Plan for hunting terrorists signals U.S. intends to keep adding names to kill lists - Greg Miller, Washington Post: Over the past two years, the Obama administration has been secretly developing a new blueprint for pursuing terrorists, a next-generation targeting list called the “disposition matrix.”

The matrix contains the names of terrorism suspects arrayed against an accounting of the resources being marshaled to track them down, including sealed indictments and clandestine operations. U.S. officials said the database is designed to go beyond existing kill lists, mapping plans for the “disposition” of suspects beyond the reach of American drones. Although the matrix is a work in progress, the effort to create it reflects a reality setting in among the nation’s counterterrorism ranks: The United States’ conventional wars are winding down, but the government expects to continue adding names to kill or capture lists for years. Image from article, with caption: Over the past few years, the Obama administration has institutionalized the use of armed drones and developed a counterterrorism infrastructure capableof sustaining a seemingly permanent war.

Torture and the Myth of Never Again: The Persecution of John Kiriakou - Peter Van Buren, We Meant Well: For at least six years it was the policy of the United States of America to torture and abuse its enemies or, in some cases, simply suspected enemies.

It has remained a U.S. policy, even under the Obama administration, to employ “extraordinary rendition” — that is, the sending of captured terror suspects to the jails of countries that are known for torture and abuse, an outsourcing of what we no longer want to do. Image from

Cuban Blackmail, 50 Years After the Missile Crisis: The past decades have shown that the Castro brothers' behavior in October 1962 was perfectly characteristic - Jeb Bush and Frank Calzon, Wall Street Journal: The lessons of October 1962 must not be forgotten. President Kennedy showed fortitude and resolve in forcing the Soviet Union to stand down. Whoever wins the Nov. 6 election ought to deal similarly with today's intimidation and deception from the Castro regime. In dealing with Cuba's regime, the Obama administration has too often sent contradictory signals of U.S. resolve.

Quit bashing Beijing — China’s rise is good for America: Blaming the rising power for our troubles is dangerous and just plain dumb: The U.S. needs a strong China - Donald Gross, Salon: It is easier for both campaigns to shift blame to foreigners than to remind voters that the global financial crisis began on Wall Street, not in Beijing. Or to point out that trade with China – America’s third-largest export market – has helped pull the United States out of the global financial crisis.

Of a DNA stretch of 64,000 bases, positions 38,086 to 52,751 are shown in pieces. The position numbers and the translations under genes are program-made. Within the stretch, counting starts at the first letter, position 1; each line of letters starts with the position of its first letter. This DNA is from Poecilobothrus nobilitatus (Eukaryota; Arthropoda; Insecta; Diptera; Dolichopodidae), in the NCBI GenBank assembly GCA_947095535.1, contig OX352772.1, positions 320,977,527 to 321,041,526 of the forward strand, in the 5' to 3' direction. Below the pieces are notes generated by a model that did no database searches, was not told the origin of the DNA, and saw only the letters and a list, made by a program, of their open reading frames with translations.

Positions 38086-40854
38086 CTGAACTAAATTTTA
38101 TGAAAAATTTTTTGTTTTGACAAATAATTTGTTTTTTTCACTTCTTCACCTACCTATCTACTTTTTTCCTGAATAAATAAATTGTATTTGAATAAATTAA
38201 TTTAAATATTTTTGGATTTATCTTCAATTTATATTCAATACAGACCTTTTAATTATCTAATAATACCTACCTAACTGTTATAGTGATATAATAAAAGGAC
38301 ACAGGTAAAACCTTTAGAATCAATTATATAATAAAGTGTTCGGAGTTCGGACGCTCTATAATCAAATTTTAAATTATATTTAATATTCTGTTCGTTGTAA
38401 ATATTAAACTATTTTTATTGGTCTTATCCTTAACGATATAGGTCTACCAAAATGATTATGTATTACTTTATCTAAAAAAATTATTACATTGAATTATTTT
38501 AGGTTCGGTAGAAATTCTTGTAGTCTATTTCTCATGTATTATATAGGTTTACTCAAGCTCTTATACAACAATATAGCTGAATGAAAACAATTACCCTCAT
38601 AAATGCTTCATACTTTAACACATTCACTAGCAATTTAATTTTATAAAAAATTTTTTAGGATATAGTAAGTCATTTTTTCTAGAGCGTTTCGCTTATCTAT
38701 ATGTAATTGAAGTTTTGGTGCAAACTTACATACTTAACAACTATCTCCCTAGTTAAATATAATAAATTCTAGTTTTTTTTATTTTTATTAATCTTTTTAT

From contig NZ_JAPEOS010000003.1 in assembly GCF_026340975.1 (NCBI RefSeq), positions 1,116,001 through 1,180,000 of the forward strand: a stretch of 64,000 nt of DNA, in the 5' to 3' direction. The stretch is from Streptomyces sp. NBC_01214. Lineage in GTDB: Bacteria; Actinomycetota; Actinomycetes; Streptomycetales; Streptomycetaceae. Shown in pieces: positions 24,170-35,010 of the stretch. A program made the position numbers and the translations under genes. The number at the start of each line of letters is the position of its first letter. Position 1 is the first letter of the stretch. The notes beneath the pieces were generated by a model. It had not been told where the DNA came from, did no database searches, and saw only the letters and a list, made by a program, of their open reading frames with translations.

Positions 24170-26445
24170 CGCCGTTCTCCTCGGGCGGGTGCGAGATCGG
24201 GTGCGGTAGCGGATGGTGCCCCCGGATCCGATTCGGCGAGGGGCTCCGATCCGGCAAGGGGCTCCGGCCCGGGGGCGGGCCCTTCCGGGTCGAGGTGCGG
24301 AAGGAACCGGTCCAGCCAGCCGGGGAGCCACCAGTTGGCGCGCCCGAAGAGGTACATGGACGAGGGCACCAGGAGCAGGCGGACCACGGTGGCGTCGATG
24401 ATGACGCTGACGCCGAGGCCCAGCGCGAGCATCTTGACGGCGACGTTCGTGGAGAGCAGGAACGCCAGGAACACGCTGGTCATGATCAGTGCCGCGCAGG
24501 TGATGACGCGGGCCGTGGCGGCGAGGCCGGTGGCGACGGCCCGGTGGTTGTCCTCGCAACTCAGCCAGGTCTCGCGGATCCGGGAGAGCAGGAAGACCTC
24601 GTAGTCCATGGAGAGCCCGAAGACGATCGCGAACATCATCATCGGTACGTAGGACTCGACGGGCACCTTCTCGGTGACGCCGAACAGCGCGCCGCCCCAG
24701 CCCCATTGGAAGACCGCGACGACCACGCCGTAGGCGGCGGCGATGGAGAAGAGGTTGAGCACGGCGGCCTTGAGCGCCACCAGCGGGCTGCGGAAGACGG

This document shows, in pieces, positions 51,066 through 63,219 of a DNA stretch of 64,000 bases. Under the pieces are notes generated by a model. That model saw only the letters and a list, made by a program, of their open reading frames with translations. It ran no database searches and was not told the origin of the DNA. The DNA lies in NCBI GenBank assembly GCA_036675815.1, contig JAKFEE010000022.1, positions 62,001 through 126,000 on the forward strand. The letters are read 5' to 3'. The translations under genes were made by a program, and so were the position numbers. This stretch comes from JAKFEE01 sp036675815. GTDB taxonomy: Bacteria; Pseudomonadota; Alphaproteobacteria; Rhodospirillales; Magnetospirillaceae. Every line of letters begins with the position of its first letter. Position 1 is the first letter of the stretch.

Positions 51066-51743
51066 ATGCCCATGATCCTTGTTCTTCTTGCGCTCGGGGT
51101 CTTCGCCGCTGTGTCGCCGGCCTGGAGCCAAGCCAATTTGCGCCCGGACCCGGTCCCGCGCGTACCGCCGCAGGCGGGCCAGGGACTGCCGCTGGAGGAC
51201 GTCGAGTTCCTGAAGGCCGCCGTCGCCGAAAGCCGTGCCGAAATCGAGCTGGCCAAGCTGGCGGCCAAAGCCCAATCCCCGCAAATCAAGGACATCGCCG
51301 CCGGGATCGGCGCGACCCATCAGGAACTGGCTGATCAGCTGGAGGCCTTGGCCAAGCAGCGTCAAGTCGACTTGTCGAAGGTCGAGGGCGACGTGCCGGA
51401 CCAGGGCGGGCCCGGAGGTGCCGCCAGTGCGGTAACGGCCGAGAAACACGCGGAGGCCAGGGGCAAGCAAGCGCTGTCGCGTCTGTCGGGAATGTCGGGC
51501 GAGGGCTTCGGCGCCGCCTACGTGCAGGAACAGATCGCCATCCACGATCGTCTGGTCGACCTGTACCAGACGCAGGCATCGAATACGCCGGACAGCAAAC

Who Threw Israel Under the Bus? - Efraim Levy, New York Times: Whenever the United States has put serious, sustained pressure on Israel’s leaders — from the 1950s on — it has come from Republican presidents, not Democratic ones. This was particularly true under Mr. Obama’s predecessor, George W. Bush.

North Korea's railroad to freedom - James K. Glassman, Amanda Schnetzer, Foreign Policy: Next July marks the 60th anniversary of the armistice that ended the Korean War. That conflict began in 1950, when the North Korean army crossed the 38th parallel to invade South Korea and entered Seoul, the capital, three days later.

With more than one million losing their lives in the war, including 41,000 Americans killed or missing in action, it's important that the record reflect the truth about the North's attack. Yet the North Korean government's propaganda machine imposes an alternate version of reality. Image from article

Historian Paul Hirsch Discusses Comic Books and Propaganda on “The Freak Power Ticket” Podcast – Listen Online NOW! - On Monday’s edition of “The Freak Power Ticket,” historian Paul Hirsch, a Ph.D. candidate at UC Santa Barbara, previewed the public talk he is giving at 7pm on Tuesday, October 23, at Unity Church (227 E. Arrellaga St.), discussing how the US government used comic books to fight the Cold War. Producer/host Ted Coe writes: “During today’s broadcast (October 22), we discussed the U.S. government’s cultural propaganda programs both at home and abroad during the 1940s and 1950s, and heard about the rationale (and methods) behind Hirsch’s doctoral research ‒ and Tuesday night’s talk, ‘Why Are These Men Smiling?: Waging the Cold War Through Comic Books.’

Furthermore, Paul contrasted such formal initiatives with the 1950s’ government crackdown on the adult themes in horror, crime, and humor titles from successful companies like E.C. Comics.” The program touched on the larger impact of the medium of comic books, from the ‘Golden Age’ of Superman, Batman, and Captain America to today’s era of “graphic novels” and the digital revolution, and celebrated the pop art medium with music and other audio clips related to the world of comics. Image from entry, with caption: Fawcett Comics’ propaganda creation “RADAR The International Policeman”


Greg Abbott, Texas Attorney General, Threatens To Arrest U.N. Elections Observers - Nick Wing, Huffington Post: Greg Abbott, the Republican Attorney General of Texasissued a stern warning this week to members of a United Nations-affiliated delegation expected to be on hand to monitor voting at polling places around the country on Election Day.

In a letter to the Organization for Security and Co-operation in Europe, a body created by U.N. charter and responsible for helping to ensure the integrity of elections, among other tasks, Abbott warned the diplomatic poll-watchers that their involvement in U.S. elections could have strong legal repercussions. Image from